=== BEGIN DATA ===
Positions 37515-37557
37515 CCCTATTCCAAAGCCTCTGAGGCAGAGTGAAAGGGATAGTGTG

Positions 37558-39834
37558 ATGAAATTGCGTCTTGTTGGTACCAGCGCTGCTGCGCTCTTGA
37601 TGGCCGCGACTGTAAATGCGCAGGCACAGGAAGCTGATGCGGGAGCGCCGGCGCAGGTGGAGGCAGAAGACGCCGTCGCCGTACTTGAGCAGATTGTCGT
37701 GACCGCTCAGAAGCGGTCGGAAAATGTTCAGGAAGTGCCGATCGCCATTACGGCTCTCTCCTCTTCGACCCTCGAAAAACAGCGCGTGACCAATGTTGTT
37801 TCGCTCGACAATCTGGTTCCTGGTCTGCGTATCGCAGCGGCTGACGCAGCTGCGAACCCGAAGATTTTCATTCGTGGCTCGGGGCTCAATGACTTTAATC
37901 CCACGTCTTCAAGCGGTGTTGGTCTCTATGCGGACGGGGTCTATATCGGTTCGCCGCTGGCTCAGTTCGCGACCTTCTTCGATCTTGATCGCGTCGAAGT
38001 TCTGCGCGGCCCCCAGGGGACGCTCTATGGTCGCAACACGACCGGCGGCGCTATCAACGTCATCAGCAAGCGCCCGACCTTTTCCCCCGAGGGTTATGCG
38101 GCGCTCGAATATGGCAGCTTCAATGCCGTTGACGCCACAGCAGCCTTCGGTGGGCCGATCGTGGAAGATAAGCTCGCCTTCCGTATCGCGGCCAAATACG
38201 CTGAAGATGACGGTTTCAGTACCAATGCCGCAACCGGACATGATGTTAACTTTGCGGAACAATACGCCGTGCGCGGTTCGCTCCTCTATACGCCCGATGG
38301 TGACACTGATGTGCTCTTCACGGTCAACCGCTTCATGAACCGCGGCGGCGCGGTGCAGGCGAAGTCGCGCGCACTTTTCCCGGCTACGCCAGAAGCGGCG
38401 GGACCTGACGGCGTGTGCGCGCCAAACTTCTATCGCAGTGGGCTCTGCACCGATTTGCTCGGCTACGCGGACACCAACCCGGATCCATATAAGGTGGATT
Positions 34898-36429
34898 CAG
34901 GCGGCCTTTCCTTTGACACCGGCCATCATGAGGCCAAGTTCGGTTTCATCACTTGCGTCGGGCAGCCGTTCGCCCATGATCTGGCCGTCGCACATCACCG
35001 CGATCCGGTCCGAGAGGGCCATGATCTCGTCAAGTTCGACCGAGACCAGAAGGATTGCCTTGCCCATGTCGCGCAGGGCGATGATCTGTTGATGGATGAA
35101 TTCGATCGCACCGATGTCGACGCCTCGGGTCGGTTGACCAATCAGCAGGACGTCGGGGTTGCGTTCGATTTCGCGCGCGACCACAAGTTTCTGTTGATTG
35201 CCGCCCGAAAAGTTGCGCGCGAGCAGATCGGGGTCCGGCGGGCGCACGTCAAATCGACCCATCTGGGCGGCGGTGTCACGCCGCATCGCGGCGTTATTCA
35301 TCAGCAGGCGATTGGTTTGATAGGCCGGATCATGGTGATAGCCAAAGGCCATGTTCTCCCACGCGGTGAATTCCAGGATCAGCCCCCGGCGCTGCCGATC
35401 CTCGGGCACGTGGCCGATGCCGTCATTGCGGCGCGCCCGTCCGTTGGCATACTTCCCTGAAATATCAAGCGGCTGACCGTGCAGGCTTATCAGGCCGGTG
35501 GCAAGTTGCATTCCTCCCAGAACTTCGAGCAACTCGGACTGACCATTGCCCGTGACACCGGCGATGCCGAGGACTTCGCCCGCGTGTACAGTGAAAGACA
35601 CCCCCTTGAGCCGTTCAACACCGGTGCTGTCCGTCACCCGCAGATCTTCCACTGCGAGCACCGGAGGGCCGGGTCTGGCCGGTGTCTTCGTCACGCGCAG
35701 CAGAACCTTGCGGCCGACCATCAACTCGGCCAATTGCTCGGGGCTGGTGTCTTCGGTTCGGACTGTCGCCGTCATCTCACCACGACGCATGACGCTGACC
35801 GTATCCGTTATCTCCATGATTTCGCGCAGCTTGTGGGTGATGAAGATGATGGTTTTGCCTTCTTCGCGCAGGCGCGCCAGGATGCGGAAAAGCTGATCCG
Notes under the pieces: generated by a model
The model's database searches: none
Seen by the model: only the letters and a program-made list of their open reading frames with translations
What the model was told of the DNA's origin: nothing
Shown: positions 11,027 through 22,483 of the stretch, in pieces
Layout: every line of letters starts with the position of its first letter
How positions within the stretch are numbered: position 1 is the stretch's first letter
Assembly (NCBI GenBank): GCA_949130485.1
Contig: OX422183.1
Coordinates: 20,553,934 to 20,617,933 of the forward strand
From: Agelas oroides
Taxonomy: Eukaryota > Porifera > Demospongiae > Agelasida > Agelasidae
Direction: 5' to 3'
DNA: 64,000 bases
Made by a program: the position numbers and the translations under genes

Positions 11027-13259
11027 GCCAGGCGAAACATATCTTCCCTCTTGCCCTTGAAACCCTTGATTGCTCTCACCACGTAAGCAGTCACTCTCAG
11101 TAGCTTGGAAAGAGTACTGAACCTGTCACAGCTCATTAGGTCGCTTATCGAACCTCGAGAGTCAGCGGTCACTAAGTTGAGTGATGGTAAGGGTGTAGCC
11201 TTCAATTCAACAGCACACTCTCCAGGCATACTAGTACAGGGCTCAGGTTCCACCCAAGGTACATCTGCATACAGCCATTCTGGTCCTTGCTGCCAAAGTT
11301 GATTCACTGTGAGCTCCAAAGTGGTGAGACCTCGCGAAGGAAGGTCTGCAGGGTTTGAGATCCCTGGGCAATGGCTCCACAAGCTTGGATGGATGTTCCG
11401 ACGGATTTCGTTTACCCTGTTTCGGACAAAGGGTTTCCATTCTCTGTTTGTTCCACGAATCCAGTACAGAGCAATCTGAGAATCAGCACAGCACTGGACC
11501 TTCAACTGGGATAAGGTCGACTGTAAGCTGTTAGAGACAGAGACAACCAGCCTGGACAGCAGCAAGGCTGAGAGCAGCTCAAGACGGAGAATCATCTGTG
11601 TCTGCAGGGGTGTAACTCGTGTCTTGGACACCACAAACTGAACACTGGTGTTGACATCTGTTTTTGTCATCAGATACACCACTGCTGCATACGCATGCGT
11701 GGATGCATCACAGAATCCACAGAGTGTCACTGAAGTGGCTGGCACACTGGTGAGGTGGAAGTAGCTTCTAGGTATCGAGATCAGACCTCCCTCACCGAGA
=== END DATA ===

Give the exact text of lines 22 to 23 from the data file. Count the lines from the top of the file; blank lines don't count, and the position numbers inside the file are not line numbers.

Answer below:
35501 GCAAGTTGCATTCCTCCCAGAACTTCGAGCAACTCGGACTGACCATTGCCCGTGACACCGGCGATGCCGAGGACTTCGCCCGCGTGTACAGTGAAAGACA
35601 CCCCCTTGAGCCGTTCAACACCGGTGCTGTCCGTCACCCGCAGATCTTCCACTGCGAGCACCGGAGGGCCGGGTCTGGCCGGTGTCTTCGTCACGCGCAG